UNDERNEATH MY AMERICAN FACE
Gramps, through all the years of layoffs
And callbacks, you worked in
The factory laboring endless
From your first day in Detroit until you retired
From the Dodge Main line 33 years later.
Gramps, I sometimes wondered
What your life could possibly have been
With the exact same breakfast every day at 5:30 a.m.:
Two fried eggs, bacon, toast and coffee with condensed milk.
They say a man is
Measured by his soul.
I did know that yours was dark and blue,
But I never really understood much more
Of who you really were.
Gramps, who loved me more
Than any real father loves a son,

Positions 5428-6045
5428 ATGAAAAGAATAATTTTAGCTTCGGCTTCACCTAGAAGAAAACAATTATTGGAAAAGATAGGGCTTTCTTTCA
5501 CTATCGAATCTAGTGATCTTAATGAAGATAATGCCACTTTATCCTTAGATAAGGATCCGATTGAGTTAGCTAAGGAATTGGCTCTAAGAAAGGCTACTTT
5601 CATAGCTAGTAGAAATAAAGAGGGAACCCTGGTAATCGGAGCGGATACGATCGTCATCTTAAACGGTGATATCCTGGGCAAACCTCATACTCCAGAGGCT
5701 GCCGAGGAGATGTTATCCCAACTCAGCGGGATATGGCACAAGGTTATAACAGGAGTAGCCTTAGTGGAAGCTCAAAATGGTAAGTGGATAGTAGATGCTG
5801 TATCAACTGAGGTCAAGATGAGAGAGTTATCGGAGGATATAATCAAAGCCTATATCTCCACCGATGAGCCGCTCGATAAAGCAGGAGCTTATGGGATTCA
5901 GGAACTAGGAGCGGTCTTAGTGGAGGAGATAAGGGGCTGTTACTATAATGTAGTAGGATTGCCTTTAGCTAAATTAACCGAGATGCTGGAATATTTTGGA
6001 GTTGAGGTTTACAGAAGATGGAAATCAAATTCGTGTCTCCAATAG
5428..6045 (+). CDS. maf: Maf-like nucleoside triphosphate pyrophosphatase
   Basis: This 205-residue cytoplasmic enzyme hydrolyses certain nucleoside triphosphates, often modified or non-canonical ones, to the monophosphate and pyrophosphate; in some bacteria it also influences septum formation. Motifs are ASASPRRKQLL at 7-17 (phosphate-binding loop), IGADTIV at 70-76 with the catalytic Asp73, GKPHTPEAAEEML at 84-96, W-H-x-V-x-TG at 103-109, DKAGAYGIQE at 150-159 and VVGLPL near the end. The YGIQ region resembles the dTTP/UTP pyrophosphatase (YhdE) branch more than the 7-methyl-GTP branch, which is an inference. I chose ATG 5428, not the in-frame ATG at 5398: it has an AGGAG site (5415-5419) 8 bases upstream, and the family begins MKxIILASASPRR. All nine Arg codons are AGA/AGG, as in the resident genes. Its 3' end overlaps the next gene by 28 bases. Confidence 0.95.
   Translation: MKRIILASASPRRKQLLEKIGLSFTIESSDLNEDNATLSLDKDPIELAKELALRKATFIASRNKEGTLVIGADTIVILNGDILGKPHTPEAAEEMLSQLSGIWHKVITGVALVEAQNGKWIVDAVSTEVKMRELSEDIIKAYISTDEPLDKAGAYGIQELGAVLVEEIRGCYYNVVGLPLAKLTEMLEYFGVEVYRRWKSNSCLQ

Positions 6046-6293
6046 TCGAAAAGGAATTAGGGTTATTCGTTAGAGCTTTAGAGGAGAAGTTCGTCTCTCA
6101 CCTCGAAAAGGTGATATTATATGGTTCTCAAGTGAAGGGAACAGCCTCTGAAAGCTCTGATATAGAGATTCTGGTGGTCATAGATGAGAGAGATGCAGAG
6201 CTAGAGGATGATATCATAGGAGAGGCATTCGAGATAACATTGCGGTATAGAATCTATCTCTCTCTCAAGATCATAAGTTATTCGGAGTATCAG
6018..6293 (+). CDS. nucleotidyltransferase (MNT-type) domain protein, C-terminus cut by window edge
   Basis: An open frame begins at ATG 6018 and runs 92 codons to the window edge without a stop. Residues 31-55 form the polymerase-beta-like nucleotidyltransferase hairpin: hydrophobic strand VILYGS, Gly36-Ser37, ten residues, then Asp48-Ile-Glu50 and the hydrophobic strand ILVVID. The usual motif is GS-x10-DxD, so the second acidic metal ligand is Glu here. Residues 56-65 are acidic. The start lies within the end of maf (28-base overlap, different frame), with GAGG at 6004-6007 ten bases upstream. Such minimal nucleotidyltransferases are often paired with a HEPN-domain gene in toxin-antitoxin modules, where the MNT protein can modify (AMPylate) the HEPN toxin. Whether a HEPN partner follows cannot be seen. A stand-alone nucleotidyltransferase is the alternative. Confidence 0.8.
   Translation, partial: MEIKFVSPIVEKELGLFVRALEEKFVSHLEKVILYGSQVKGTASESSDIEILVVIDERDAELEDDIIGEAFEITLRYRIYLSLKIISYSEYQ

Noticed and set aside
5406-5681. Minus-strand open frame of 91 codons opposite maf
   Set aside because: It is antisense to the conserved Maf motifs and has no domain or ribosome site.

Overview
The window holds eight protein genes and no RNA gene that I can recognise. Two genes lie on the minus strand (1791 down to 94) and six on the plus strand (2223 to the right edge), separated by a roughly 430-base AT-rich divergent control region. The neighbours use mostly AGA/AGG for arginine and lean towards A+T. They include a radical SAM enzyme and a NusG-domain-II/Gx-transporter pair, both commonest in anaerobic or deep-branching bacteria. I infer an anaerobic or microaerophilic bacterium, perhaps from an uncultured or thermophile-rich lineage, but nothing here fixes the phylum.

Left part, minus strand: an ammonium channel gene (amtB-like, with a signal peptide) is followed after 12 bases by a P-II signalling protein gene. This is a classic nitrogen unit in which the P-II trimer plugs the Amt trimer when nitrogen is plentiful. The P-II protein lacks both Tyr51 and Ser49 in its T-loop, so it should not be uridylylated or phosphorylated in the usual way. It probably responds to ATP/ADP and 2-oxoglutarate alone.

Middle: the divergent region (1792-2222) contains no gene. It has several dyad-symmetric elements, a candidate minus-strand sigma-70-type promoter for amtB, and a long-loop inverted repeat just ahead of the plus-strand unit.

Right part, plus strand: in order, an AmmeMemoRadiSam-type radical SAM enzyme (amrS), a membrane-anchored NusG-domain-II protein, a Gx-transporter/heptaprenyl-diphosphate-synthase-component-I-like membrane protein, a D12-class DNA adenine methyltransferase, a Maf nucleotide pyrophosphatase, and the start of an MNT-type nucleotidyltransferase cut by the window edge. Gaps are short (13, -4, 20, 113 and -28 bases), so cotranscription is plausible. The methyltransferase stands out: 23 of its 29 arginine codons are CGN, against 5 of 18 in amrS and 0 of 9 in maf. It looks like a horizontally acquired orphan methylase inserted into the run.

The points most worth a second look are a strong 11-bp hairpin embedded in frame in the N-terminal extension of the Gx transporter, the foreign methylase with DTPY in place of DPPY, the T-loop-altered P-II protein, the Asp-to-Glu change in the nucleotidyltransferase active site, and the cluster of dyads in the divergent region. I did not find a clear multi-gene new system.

I see you now in an old black & white
Photograph standing next to
The neighbor’s brand new Desoto
And their small travel trailer. All the while I knew
You were only dedicated to one woman
Whom you loved for over 50 years.
Gramps, you were always
The one I admired—
You lived exactly what you believed: hard work,
A paycheck to keep life
Balanced and going,
And an occasional, small, treasured kiss.
You never needed much, Gramps, because you knew,
As I am learning now, it was never
About you. How silent
Your joy must have been alone
In your old battered Chrysler
That you drove back and forth
To work at the plant—
Like your own life—
It was enough to get you from here to there,
With nothing at all waiting for you
At the end other than a life
Well lived and complete.
—from Rattle #36, Winter 2011